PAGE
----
Laura:   As a journalist, have you ever found yourself in a potentially life-threatening situation, and how did you deal with it?

Giselle:   Sure, there were many times where I was really frightened, one in particular. We were caught very close to a scud missile attack in Tel Aviv. Like anybody else, you get scared to death. You just get through it. People who have never had that kind of experience seem to make it an out-of-this-world experience. When you're in it, you respond to it as any human being would. You're there to do a job and you do it. The bug just gets you. You love the life and death thrill of it all, and you miss it when you don't have it. It's not a game, it's real life. It's when you come home that you think, "My God, I can't believe that I witnessed that, that it was real, that I had a front row seat to history."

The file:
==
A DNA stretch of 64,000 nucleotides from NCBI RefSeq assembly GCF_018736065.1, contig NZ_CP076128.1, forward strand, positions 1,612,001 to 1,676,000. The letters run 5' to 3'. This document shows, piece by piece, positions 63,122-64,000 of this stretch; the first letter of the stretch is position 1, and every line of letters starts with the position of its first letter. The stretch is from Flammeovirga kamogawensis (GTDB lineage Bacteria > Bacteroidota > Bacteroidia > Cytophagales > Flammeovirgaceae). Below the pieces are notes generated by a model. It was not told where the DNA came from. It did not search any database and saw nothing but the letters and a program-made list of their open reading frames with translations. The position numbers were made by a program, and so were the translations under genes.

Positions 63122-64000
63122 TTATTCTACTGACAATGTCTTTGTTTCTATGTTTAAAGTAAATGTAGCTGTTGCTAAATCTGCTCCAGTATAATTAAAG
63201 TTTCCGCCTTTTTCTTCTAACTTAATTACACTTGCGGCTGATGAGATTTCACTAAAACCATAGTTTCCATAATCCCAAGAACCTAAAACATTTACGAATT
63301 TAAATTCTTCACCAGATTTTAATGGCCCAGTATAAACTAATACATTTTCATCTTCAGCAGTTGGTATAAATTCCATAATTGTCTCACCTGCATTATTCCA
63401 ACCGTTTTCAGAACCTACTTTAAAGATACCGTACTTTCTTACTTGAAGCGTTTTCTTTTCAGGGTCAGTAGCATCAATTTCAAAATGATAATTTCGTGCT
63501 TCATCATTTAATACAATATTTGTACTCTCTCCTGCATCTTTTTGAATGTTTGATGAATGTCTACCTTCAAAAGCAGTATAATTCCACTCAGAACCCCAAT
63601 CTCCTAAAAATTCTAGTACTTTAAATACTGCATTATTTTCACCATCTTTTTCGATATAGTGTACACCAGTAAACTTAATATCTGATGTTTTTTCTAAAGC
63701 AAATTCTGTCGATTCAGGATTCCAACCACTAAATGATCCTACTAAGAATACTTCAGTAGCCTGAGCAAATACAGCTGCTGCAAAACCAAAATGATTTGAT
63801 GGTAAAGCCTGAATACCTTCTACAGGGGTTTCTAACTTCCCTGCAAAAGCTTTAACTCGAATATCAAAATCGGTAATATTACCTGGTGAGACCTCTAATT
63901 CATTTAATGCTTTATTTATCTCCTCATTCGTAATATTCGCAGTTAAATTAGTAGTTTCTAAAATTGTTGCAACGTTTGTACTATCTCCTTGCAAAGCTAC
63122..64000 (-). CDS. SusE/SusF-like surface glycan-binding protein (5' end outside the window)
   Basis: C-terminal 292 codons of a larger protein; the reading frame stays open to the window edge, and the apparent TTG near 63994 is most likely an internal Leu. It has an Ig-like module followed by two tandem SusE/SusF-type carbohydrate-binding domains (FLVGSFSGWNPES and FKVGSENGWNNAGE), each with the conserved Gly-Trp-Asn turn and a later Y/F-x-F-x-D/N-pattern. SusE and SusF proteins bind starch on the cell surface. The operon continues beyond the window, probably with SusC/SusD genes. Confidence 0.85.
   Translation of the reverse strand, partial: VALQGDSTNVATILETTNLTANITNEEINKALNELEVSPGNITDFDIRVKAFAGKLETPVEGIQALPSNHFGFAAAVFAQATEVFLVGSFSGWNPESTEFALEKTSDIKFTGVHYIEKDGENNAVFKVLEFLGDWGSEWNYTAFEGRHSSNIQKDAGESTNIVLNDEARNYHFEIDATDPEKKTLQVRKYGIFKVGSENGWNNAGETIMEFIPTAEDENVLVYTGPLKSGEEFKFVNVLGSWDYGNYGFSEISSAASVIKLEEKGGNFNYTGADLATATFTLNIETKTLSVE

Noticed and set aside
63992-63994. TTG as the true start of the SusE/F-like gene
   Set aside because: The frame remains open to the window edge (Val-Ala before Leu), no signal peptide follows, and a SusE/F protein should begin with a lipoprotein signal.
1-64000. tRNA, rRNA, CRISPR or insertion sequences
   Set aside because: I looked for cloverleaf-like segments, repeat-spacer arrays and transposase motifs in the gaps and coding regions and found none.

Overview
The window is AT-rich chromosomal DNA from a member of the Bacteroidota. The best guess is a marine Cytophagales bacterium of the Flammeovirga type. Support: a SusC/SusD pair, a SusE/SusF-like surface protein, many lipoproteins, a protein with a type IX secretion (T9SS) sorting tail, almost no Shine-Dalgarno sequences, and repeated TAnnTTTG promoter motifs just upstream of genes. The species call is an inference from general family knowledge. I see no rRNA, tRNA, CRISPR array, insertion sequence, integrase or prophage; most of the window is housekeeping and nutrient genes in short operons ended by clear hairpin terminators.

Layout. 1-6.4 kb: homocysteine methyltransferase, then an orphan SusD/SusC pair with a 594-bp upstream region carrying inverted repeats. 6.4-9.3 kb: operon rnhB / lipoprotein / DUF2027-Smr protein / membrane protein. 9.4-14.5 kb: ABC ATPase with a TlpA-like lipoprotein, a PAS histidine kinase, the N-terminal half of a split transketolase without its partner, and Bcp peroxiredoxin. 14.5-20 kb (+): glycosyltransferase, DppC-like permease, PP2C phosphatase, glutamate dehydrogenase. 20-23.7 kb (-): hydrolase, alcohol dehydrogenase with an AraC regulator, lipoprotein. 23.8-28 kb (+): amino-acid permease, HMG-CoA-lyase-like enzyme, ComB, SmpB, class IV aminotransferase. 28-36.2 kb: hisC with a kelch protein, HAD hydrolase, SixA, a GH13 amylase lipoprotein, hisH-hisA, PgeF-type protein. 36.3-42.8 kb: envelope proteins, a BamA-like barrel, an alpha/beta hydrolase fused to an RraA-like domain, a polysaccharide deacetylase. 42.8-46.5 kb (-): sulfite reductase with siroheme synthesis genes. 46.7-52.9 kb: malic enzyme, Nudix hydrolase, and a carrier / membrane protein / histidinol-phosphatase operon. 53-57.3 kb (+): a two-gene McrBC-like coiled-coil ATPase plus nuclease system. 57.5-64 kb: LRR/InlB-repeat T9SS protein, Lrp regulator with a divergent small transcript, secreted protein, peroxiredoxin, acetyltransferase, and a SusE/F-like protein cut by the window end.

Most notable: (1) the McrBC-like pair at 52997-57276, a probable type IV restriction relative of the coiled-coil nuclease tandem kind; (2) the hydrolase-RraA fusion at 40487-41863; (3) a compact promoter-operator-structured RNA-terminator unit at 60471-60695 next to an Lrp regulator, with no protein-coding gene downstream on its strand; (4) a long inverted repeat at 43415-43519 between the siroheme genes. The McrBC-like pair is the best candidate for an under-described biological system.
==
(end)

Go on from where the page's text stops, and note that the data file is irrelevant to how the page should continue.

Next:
Laura:   Now that you're an entertainment journalist, in what ways do you still try to "shake the ivory tower in order to protect the common man?" What are your goals when you interview a famous actor or director?

Giselle:   I want the person. I want to find out what motivates and inspires each human being, so that we understand why we like them. I think everything we're interested in as a society is a reflection of who we are. It's like a mirror right back at us. If we're interested in Beavis and Butthead, Michelle Pfeiffer, Robert Redford, it says something about who we are. Why are we interested? That's my motivation: to find out what about these people has tapped into mass appeal, what about them we should know, and what we can learn from them. I'd like to believe that everybody has talent, so I want to tap into the best in their nature. The essence of each interview that I conduct at this point is to go for the humanity of the individual and bring it to the forefront.